I have completed my genealogical look into the families of the Children buried at the Point of Graves. It has been a fascinating experience and I’ve enjoyed getting to ‘know’ the Ancestral residents of Portsmouth, New Hampshire and the surrounding seacoast areas. In a way, I feel like we could have been neighbors at some time in the past.
There are 36 known children buried in the cemetery, with another probable five more based on documented information and family circumstances. The sad reality, though, is that there are many, many more that will forever be unknown and forgotten.
The Point of Graves was established as an official cemetry in 1671, although most likely there were burials on the land well before that time. Burials stopped in the 1800’s due to over crowding. Many records of burials have been destroyed over time or were never recorded at all.
It has been estimated that 33 % of children died before the age of nine in the early years of our country. The number was higher in populated areas. Diseases such as Smallpox, Measles, Whooping Cough, Diptheria, several Fevers (Yellow, Scarlet, Typhoid) to name some, wiped out entire families. Because of certain religious beliefs, children who had not been Christened or Baptized before they died, did not have an official name and were buried simply as “child of…”.
The Point of Graves cemetery has a open, grassy section, barren of gravestones. This is known as the Paupers’ field — the place for criminals and those who were too poor to pay for a burial. Portsmouth, New Hampshire can boast the building of the first Poor House in the United States. Many children passed through those doors and the conditions were not the best. Many died there and consequently were buried in the Paupers’ Field… unnamed.
In my quest to identify the location of gravestone markers in the Point of Graves, I came across a name that I had not seen in any of my research on the cemetery. There is a small stone located in the Northwest corner of the cemetery next to the stone of Eleanor Shackford, that I think is most likely a foot stone rather than a head stone. After brushing away the winter’s build-up of dust and dirt, a name was boldly revealed… ‘James Stoodly’. Given its small size, I had thought it might be a marker for a child. I am slightly embarrassed that I did not recognize the name immediately and it wasn’t until researching later that I had my ‘duh’ moment.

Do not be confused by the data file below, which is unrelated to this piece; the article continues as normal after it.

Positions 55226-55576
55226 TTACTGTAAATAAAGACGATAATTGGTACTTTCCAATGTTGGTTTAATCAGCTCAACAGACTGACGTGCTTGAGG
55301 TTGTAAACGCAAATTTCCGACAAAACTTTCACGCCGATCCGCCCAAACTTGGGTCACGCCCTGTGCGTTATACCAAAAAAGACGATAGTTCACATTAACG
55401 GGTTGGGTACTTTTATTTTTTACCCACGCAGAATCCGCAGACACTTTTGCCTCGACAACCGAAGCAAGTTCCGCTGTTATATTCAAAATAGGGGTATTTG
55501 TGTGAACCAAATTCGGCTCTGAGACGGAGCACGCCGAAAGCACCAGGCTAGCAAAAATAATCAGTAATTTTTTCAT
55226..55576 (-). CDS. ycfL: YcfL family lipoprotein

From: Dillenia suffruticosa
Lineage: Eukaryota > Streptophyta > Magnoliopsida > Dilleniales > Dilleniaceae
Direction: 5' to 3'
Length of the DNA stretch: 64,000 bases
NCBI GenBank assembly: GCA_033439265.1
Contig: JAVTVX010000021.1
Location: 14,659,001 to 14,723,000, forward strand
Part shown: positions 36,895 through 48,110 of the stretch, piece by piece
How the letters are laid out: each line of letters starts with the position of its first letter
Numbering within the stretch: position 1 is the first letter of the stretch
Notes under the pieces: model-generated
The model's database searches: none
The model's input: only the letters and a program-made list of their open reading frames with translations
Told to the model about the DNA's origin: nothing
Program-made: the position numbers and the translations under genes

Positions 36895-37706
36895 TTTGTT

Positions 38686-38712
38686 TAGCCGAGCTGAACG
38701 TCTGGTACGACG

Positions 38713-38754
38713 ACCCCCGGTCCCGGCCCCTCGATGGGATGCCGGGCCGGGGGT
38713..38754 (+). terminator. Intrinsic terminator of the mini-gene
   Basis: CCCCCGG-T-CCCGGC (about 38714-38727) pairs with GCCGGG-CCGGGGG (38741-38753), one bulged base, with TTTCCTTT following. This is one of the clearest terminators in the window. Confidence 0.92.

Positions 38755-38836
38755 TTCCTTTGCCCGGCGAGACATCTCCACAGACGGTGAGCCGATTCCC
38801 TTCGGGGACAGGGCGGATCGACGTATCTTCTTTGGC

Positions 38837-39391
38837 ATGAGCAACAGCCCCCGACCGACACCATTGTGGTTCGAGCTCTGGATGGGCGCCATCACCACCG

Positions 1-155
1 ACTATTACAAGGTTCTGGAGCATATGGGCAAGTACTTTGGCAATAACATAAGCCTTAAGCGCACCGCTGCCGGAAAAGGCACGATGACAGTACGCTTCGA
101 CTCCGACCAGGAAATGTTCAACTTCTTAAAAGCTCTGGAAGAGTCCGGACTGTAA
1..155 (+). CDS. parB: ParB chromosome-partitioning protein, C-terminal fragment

Those who are familiar with Portsmouth, New Hampshire history and the American Revolution, probably know about James Stoodly, sometimes spelled Stoodley. James Stoodly owned and operated a tavern in Portsmouth that was used as a gathering place for Revolutionary patriots. It was also the location where auctions of bulk goods and slaves occurred. Stoodley’s Tavern has been restored and is now part of Strawbery Banke Museum.
My research also revealed that [tavern owner] James Stoodly is buried in the North Cemetery on Maplewood Avenue in Portsmouth. Find a Grave My first thought was that someone had re-appropriated the foot stone of Mr. Stoodly from the North Cemetery to Point of Graves. The shape of the stone [in the Point of Graves] looks like a miniature version of the head stone. The font style of the inscription looks to be the same as well.
On further research of James Stoodly, I find there to be several over a period of a hundred-plus years during the time Point of Graves burials took place. James Stoodly’s father was James, who died sometime between 1760 when he wrote his will and 1762 when it was proved. James’ brother, Jonathan had a son named James. There is a James Stoodly in the Portsmouth 1800 census. There are ‘James Stoodlys’ (of various spellings) that are not of that family lineage located in New Hampshire, Maine, and Massachusetts, as well as those emmigrating from England.
So which James Stoodly does this stone belong to? As very few records exist of Point of Graves burials, it is a mystery that may never be solved.
Documenting the lineage of the children buried in the Point of Graves cemetery in Portsmouth, New Hampshire.